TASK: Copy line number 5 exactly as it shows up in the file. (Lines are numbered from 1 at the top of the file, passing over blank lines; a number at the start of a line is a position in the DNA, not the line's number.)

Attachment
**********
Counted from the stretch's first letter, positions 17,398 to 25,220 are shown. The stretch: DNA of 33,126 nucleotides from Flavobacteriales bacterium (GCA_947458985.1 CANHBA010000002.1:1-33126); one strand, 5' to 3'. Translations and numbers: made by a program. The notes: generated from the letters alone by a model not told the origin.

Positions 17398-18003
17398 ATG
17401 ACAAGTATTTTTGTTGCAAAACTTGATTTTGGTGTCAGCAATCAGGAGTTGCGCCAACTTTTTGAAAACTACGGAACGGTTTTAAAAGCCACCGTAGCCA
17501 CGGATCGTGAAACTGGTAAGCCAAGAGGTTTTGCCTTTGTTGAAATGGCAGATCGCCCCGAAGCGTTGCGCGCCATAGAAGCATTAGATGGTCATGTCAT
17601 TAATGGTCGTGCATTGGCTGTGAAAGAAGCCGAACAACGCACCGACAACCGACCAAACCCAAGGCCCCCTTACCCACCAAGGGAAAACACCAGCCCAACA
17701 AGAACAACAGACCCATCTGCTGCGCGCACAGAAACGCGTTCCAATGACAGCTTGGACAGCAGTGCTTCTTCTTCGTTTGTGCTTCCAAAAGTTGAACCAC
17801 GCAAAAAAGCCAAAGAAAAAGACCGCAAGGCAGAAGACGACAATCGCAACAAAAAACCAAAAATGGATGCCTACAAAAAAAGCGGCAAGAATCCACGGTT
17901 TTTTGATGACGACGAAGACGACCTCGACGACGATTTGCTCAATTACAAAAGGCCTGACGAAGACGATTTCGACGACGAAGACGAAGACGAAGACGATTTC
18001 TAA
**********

17501 CGGATCGTGAAACTGGTAAGCCAAGAGGTTTTGCCTTTGTTGAAATGGCAGATCGCCCCGAAGCGTTGCGCGCCATAGAAGCATTAGATGGTCATGTCAT